Winter driving in Iceland intimidates a lot of travelers, but it shouldn’t. We are here to give you our best tips and tricks for winter driving in Iceland.
Are roads in Iceland safe to drive in the winter? Yes, most of them are as they tend to get cleaned up quickly. However, there are some places to avoid during the season due to heavier snowfall
The Highlands is an area you should avoid during winter in Iceland. Most of the roads are inaccessible and closed down for the season.
Northern Iceland runs into the same issue with the exception of Akureyri or main roads. If you have a remote area on your itinerary, it is best to save it for summer. That way you can ensure your safety when traveling.
East Iceland can also get a lot of snow, making a lot of roads dangerous to drive in the winter.
A 4X4 vehicle is going to be your saving grace for winter driving. These vehicles are designed for winter weather and rough terrain. Thanks to their secure traction and winter tires, you will feel safer driving during winter.
You can drive the Ring Road in winter, but most don’t. Most of the road is paved and cleaned up relatively quickly after a snowfall. Taking Ring Road to Vik or Southern Iceland in the winter is doable and a great weekend getaway. But Ring Road in Northeast Iceland is a different story. Some sections of the road have unpaved gravel sections that are very windy. This could wreak havoc during the winter months on travelers.
If you still want to drive it in winter make sure to rent a 4X4 vehicle and bring emergency supplies with you.
The Golden Circle is a safer alternative in winter. You can explore the whole route in one day, while still being close to Reykjavik. It is one of our top picks for winter road-tripping as you can still see some of the main attractions.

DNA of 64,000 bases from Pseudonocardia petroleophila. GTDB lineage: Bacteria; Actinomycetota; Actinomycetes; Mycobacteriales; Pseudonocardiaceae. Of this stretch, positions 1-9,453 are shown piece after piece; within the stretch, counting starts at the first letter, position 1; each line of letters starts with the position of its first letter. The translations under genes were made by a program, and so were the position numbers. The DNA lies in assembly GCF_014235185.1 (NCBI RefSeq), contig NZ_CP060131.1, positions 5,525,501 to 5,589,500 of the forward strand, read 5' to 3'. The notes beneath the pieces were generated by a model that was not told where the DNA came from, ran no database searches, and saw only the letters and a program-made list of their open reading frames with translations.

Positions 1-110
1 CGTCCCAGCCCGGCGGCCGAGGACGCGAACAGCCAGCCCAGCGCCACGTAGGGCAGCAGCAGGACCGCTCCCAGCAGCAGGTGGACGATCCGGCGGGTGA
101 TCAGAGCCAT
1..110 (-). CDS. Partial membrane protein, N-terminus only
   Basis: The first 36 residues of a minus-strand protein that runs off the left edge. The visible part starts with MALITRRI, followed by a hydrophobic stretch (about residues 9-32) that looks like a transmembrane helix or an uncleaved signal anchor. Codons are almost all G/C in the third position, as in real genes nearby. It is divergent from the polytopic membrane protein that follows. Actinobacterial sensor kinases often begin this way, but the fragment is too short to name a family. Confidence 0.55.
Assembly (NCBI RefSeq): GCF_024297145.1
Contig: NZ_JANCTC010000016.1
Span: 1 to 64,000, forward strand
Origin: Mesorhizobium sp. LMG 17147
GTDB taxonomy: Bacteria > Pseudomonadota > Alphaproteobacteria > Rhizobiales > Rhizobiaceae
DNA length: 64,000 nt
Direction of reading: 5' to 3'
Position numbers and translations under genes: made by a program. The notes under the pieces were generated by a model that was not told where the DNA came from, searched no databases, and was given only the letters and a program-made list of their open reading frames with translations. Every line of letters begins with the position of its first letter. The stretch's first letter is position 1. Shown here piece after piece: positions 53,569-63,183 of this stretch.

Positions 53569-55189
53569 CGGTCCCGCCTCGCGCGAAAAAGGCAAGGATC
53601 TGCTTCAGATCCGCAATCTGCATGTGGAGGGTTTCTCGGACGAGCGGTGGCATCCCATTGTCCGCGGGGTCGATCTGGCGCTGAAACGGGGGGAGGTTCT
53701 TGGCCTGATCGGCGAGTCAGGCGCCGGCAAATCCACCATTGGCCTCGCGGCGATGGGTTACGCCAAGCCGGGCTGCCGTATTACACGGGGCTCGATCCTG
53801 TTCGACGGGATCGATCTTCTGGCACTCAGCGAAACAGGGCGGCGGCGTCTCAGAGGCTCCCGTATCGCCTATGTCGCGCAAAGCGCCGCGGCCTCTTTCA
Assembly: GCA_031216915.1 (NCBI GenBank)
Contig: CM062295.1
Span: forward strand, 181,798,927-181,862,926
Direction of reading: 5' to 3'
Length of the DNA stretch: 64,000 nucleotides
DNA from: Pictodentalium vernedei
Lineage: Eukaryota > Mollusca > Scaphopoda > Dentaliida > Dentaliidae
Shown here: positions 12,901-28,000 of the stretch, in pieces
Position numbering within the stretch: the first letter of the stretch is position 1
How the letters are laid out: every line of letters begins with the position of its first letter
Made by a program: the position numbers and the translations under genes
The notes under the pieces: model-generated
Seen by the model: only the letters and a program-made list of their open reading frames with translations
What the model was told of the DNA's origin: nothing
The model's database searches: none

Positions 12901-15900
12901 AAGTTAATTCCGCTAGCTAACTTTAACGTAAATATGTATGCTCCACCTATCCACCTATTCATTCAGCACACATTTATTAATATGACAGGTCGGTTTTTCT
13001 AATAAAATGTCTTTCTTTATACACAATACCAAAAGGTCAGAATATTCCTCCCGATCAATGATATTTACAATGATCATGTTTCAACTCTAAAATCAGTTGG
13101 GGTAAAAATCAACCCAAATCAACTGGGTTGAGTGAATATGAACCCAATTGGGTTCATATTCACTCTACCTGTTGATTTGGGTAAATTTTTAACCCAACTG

Popular stop-offs like Gullfoss Waterfall are magical in the winter. The waterfall is even known to freeze over in winter, making it a once-in-a-lifetime experience.
If you are traveling during winter be mindful of driving at night. If snow has fallen during the day the roads may be fine. But at night, the snow can quickly turn into ice. We recommend getting off the streets before dark if possible.
If the sun melts snow and ice during the day this could refreeze over in the evening too. Just remember to be aware of your surroundings and to go slow.
If you want to explore Iceland's winter landscape, check the roads before you go. You can do this by visiting www.road.is, which is updated by the Icelandic Road and Coastal Administration. You can view the roads by specific routes or areas of the country.
They will update you with Road Conditions and Weather while also providing live webcams of the roads. That way you can make a judgment call if you feel safe enough to drive on the current condition of the road.
Downloading a weather app can help you become prepared for your winter trip through Iceland. Make sure you have a weather app downloaded and set your location to “Current”. That way the app will move with you as you travel the country. Turn on notifications and alerts too. This will send a push notification to your phone if rain, snow, high wind, or anything else is projected in the forecast.
If you do run into a dangerous situation when winter driving, call 112. 112 is the common emergency telephone number in Iceland. This number is identical to 911 in the USA and 999 in the UK